Wednesday, November 3, 2010

Historic victory for Minneapolis school board

Hussein Samatar of Minneapolis is the first Somali immigrant to be elected to public office in Minnesota - and possibly the country.



Hussein Samatar
With his election Tuesday to the Minneapolis school board, Hussein Samatar became the first Somali immigrant elected to public office in Minnesota and possibly the United States.
 

The founder and CEO of the African Development Center, who came to the United States as a refugee in 1993 and learned English in less than a year, in part by watching soap operas, said the thought of making American history is humbling.

"It has not yet set in," said Samatar, who ran unopposed for the board's District 3 seat. "I just hope that this will be one of many elections to come" for natives of Somalia, he said. "Not for the sake of winning, but to have an impact on the state."

With a historic win of his own, Alberto Monserrate became the first Latino elected to the school board. He defeated John H. Saulsberry for the District 5 seat. The CEO and president of Latino Communications, Monserrate came to Minnesota from Puerto Rico, where his parents worked as teachers.

Samatar and Monserrate have expressed interest in improving education for the district's English language learners. Educating Minnesota's growing immigrant population is key to the state's future, they say.

While the city's immigrants gained new advocates on the board, the city's North Side and black community may lose theirs. Incumbent Theatrice (T) Williams and Chanda Smith Baker, both black North Side residents, trailed in the race to fill two district-wide seats. With 95 percent of precincts reporting, Richard Mammen and Rebecca Gagnon led, with Smith Baker trailing Gagnon by less than a percentage point.

If the results hold, it would mark the first time in decades that an American-born black has not served on the board. Samatar considers himself an African-American but sees a difference between his experience and that of blacks born in the United States, he said.

Smith Baker plans to request a recount of the official results.
"There's a lot of hard work that's been put in," she said.

In the board's District 1 race, Jenny Arneson handily beat Mike Endrizzi.
With the switch to district representation, the school board will grow to eight members when the winners take office in January.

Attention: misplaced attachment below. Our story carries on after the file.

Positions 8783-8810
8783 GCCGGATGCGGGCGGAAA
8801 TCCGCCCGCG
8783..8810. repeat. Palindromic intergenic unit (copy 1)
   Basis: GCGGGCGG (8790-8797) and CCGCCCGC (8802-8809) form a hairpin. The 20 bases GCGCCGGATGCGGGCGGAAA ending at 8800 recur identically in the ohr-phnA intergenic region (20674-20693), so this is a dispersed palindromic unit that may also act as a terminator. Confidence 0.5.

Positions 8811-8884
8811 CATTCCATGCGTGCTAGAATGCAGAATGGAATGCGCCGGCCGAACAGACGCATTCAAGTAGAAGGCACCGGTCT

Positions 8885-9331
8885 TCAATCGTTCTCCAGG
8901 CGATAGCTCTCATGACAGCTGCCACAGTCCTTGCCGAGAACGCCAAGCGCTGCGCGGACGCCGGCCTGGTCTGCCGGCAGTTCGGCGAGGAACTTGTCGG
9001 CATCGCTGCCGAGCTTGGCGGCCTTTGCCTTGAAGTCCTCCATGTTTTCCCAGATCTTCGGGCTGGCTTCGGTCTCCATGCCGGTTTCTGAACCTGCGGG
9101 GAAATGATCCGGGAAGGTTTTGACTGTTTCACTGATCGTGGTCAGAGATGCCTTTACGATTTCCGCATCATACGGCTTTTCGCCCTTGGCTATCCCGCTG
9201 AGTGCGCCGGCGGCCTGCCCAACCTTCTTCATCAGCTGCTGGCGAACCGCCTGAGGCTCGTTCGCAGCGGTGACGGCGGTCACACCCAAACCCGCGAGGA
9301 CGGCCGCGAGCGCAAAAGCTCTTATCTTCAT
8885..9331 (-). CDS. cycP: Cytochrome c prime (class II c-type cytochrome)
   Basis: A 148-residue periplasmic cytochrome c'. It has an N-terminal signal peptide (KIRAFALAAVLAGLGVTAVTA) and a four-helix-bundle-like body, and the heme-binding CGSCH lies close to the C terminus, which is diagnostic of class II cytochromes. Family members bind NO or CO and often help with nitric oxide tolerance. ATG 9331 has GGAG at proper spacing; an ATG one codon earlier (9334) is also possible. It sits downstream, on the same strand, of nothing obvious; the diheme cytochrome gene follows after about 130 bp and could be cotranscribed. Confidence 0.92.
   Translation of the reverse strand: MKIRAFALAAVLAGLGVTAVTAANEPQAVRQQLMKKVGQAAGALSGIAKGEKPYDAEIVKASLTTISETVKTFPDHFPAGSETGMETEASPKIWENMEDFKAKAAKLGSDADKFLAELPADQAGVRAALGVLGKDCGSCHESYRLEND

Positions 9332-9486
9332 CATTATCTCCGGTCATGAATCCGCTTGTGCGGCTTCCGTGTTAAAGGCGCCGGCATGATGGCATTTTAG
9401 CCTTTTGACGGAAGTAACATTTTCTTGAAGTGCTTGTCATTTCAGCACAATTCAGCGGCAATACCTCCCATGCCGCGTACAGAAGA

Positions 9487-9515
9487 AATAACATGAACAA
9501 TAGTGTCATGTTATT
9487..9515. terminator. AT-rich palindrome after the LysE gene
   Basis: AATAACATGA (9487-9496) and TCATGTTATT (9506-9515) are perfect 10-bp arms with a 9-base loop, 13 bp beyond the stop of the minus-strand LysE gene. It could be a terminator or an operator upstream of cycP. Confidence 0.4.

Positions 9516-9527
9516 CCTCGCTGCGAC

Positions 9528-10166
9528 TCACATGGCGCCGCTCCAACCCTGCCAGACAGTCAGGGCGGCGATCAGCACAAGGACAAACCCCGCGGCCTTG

Metro tax levies

Meanwhile, voters in 79 of Minnesota's 338 school districts were to decide on new tax levies or the continuation of existing ones. Eleven were in the Twin Cities metro. With vote totals incomplete, results Tuesday night were mixed.

In Brooklyn Center, voters continued a trend, defeating a referendum request for the seventh consecutive time since 2005. Still, with an existing levy expiring in 2012, the district will likely go back to voters yet again next year, Superintendent Keith Lester said.

Rosemount/Apple Valley/Eagan also lost a referendum request. In the district, where officials are assuming a 7 percent state funding cut in preparing their budget, the loss could result in a $23 million funding shortfall for next year.

"This is a hard time for people to go ahead and raise their taxes and we understand that," said Rosemount/Apple Valley/Eagan board chairwoman Jackie Magnuson. "We're a little disappointed, but we will move on and move forward."

But voters tend to look more favorably on renewal levies, because they often don't involve additional tax dollars. Mounds View was doing just that, asking voters to continue a levy set to expire in 2011, and which provides the district with $6 million a year in revenues. The district is asking voters to push the levy out another eight years. Incomplete returns showed Mounds View apparently cruising to an easy referendum win.
In the Hopkins School District, history was on the side of school officials. As they have done for the past 20-plus years, voters in the west-metro school district supported two tax questions, a levy increase and one-time bond.

"We're really pleased," Superintendent John Schultz said. "It gives us more stability in our fiscal picture."
The levy will funnel $6.5 million a year into the district for the next 10 years for curriculum, classroom materials and technology upgrades. Students could see some upgrades next fall, district leaders said. A one-time $3 million bond that passed will fund safety projects such as video monitoring equipment and security at entrances. Installation will begin this summer.

The Forest Lake School District wasn't so lucky. Officials faced what looked to be defeat of a levy increase to give the district $10 million a year and a $24 million bond to improve energy efficiency, safety and classroom upgrades.

The loss at the polls and a projected deficit of $4 million next year means cuts will have to be made.
"We have a lot of hard work ahead of us in the next year," spokesman Ross Bennett said.

Staff writers Kelly Smith and Norman Draper contributed to this report. Corey Mitchell • 612-673-4491
Source: Star Tribune

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